Depression - a new explanation?


Depression has existed for centuries and according to the World Health Organization it’s the leading cause of disability worldwide. (Ref1) That’s quite something. And yet despite being so prevalent, it’s still remains hard to talk about- but I bet you know someone who is struggling with sadness, hopelessness and a loss of interest. Or perhaps you know quite a few of them, or maybe you’re struggling with it yourself. 

Throughout history people have come up with numerous possible explanations for the causes of depression. Few people these days would probably suspect demonic possessions or a brain disorder or assume that you have inherited a weakness that can never be changed. Likewise, there have been many different kinds of treatments, ranging from exorcisms, bloodletting and electroconvulsive therapy to herbal remedies, exercise, travel, change in diet and psychotherapy to name a few. These days, millions of sufferers use antidepressant drugs and in fact, the use of those is at an all-time high: 64.7million items of antidepressant drugs were handed out in England in 2016. That’s nearly 50% more than 10 years ago! (Ref2)

Antidepressants were first introduced in the 1950’s and today’s most commonly used ones date back to the 1980’s. They rest on the belief that depression stems from a chemical imbalance and as such all these drugs target neurotransmitter availability in the brain- you may have heard about some of them, such as serotonin or dopamine which help make you happy.

With these drugs being used in such vast quantities they must clearly be helping a lot of sufferers, and yet as many as 40-60 out of 100 people may not notice any improvements to their symptoms at all. And it is widely known that there is a risk of suicidal thoughts as a side effect for children and teenagers. So whilst they help many, others are do not gain any benefits...

The rise of a new theory- the inflammatory hypothesis

Since the early 1990’s, a growing number of scientists are now suggesting that, at least for a substantial subgroup of sufferers, depression may actually result from inflammation caused by the immune system. This idea is quickly gaining attention and perhaps you’ve even read about it in your newspaper:“Are we thinking about depression all wrong?” (Telegraph) or “Could a runny nose make you depressed? Hay fever sufferers may be four times more likely to develop the mental illness” (Daily Mail).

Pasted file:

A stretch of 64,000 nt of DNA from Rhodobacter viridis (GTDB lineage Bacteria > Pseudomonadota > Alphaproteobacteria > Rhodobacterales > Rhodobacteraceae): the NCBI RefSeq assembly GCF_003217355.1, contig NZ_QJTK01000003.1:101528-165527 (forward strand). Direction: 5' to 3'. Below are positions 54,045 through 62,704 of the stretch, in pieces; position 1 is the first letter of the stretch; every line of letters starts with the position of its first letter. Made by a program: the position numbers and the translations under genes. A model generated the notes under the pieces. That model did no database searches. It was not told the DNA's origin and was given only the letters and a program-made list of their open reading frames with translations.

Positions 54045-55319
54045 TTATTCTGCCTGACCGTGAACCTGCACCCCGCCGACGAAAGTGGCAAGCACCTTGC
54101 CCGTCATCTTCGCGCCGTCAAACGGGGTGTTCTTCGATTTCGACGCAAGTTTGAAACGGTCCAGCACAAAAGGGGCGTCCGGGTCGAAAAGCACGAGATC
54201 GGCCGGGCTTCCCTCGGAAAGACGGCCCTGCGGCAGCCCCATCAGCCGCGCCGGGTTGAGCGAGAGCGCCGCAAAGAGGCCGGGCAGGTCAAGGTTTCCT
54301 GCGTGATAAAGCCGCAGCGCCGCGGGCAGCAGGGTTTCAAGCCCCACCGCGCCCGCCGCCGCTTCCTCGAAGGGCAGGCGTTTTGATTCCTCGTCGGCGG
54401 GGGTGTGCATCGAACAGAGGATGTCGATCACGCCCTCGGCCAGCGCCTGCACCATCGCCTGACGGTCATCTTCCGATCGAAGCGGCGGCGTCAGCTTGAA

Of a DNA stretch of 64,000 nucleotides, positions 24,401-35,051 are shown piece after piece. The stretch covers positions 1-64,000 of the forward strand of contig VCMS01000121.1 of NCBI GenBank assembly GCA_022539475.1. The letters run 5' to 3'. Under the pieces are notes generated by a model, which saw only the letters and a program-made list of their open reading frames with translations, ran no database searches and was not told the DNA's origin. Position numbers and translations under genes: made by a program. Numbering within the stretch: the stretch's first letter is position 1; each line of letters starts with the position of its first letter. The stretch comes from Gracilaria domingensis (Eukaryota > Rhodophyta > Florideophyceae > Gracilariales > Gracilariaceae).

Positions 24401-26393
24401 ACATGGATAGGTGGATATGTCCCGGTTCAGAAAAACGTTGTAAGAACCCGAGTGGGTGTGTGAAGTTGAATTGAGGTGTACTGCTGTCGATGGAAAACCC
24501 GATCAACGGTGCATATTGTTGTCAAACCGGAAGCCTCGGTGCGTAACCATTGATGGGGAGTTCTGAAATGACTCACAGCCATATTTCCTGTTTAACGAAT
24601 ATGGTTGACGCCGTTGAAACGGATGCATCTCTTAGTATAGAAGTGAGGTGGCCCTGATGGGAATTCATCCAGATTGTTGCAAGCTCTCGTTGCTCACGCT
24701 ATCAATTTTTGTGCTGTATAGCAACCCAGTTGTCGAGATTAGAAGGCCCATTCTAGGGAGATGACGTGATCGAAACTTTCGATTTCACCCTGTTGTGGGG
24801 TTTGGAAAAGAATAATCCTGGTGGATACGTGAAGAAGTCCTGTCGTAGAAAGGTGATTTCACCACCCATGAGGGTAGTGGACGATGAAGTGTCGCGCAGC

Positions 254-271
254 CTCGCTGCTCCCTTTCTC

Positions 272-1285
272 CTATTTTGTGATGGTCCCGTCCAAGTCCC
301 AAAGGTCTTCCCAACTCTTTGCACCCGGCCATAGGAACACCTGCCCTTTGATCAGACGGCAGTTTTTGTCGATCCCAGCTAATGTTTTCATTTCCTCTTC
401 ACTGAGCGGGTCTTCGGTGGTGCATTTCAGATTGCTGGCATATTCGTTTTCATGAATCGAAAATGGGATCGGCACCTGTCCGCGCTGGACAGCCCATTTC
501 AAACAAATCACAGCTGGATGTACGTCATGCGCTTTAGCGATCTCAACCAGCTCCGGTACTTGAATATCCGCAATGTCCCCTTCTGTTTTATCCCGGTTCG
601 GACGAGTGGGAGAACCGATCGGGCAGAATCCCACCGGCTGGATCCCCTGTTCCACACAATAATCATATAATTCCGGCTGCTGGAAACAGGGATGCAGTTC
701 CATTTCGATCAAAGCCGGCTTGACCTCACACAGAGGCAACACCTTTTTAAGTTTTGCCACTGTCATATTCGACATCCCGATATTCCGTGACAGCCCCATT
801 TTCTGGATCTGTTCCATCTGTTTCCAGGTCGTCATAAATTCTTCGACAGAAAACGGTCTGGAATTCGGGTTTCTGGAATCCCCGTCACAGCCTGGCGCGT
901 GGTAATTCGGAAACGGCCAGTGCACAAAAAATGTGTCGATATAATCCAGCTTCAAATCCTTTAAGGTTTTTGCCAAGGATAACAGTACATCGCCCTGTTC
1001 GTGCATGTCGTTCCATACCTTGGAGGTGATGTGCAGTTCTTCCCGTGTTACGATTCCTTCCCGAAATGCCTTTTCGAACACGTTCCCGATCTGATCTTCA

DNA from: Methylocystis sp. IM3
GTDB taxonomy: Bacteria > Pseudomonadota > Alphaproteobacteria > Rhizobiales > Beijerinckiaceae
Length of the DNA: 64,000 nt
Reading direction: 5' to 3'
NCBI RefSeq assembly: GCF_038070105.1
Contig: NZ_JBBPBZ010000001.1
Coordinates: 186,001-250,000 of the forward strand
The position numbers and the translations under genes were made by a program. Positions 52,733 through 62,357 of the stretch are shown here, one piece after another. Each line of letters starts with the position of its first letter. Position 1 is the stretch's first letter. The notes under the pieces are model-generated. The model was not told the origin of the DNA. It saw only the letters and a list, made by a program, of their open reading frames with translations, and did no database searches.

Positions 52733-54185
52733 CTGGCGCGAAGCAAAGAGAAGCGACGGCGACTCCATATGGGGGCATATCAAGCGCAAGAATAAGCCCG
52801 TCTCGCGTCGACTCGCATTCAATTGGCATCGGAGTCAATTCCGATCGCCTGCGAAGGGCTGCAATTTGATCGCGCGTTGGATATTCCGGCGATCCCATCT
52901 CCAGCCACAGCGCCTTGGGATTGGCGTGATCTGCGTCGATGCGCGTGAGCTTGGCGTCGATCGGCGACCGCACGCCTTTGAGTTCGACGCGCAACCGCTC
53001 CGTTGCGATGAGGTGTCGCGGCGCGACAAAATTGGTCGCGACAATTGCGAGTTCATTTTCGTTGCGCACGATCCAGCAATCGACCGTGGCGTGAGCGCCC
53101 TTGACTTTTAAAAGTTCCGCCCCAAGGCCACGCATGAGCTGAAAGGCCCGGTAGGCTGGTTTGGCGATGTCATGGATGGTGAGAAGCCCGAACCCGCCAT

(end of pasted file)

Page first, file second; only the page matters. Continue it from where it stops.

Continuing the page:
These days we hear a lot about inflammation. It seems such a negative term and yet it’s actually a vital response by our immune system to keep our body alive and healthy.  If we injure ourselves or catch an infection, our immune system responds by triggering an inflammatory response: It sends out chemical messengers to sites of infection and trauma. Some of these messengers, for example cytokines, cannot only raise inflammation (or lower it depending on the type) but they also play an important role for our brain development and functioning- influencing our mood, behaviour and cognition.


There have now been numerous studies that looked at this link between inflammation and depression and it’s fascinating: Quite a few studies, for example, have shown that depressed people have higher levels of these cytokines than people without depression. (Ref3) And in another study, healthy subjects were given inflammatory cytokines and were then found to have developed symptoms of depression!(Ref4)

So depression may actually be stemming from chronically high levels of inflammation in the body- perhaps not for all people but certainly for a group of sufferers. 

And of course there’s now a lot of research going on into the use of anti-inflammatory drugs for the treatment of depression. So far, some of these look very promising with sufferers experiencing a reduction in their symptoms after using drugs that lower inflammation. (Ref5) 

Suppressing inflammation in the body via the use of drugs is one way to potentially help people with depression. Another approach, one that Nutritional Therapists would focus on, would be to look at what might actually be causing raised levels of inflammation in the first place. And the issue of chronic inflammation in the body is not something new: Plenty of conditions are related to it, such as arthritis, heart conditions, auto-immune illnesses and many others. 

So I do believe there is hope for people who have so far not been able to get better through other ways. Depression can of course be complex and multi-factorial in its causes, and a varied approach is likely best, but this new thought that depression may actually be linked to inflammation in the body opens up great new possibilities.

Very soon I shall be writing more about raised inflammation in the body: What might be causing it? What effects can it have? So come back soon if you’re interested to find out more!






Claudia SmithComment